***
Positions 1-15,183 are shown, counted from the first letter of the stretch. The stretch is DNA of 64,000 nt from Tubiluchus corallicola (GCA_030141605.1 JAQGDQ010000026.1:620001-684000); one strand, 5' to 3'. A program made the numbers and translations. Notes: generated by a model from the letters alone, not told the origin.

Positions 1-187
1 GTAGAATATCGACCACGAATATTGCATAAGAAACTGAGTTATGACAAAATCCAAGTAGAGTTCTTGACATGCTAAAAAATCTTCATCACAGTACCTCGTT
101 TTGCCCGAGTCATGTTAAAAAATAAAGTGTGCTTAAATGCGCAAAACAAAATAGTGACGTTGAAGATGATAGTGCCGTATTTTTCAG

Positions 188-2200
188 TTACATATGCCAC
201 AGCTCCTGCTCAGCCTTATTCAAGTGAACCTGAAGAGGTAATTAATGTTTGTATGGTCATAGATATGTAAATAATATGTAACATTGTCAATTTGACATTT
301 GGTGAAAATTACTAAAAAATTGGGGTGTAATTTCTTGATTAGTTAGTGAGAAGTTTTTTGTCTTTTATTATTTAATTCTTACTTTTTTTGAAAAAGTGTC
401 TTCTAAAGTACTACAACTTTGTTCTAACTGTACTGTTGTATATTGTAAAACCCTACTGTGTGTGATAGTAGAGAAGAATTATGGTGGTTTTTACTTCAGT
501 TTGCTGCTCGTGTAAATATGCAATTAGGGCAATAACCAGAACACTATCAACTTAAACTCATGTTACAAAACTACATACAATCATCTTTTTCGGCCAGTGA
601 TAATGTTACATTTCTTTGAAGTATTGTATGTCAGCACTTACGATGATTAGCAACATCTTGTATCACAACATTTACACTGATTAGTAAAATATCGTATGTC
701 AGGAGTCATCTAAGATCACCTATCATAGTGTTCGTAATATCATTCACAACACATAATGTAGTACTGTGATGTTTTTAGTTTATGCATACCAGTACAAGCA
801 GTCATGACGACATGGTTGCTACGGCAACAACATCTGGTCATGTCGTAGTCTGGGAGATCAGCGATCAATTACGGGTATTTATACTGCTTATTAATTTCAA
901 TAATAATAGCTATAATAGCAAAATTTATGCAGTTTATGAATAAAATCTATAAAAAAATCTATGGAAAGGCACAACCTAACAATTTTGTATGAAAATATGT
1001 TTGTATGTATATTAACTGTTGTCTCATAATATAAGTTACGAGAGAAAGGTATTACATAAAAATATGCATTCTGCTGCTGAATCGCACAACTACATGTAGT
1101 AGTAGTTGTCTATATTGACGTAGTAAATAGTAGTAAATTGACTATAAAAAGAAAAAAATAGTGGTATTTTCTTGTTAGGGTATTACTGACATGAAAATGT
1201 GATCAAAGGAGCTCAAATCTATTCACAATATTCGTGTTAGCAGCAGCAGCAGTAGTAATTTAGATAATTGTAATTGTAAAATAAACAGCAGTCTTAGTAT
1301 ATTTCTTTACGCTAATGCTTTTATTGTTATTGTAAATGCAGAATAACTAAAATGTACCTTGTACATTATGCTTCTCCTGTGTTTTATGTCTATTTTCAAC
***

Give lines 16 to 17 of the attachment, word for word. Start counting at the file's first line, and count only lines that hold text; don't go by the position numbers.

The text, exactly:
1101 AGTAGTTGTCTATATTGACGTAGTAAATAGTAGTAAATTGACTATAAAAAGAAAAAAATAGTGGTATTTTCTTGTTAGGGTATTACTGACATGAAAATGT
1201 GATCAAAGGAGCTCAAATCTATTCACAATATTCGTGTTAGCAGCAGCAGCAGTAGTAATTTAGATAATTGTAATTGTAAAATAAACAGCAGTCTTAGTAT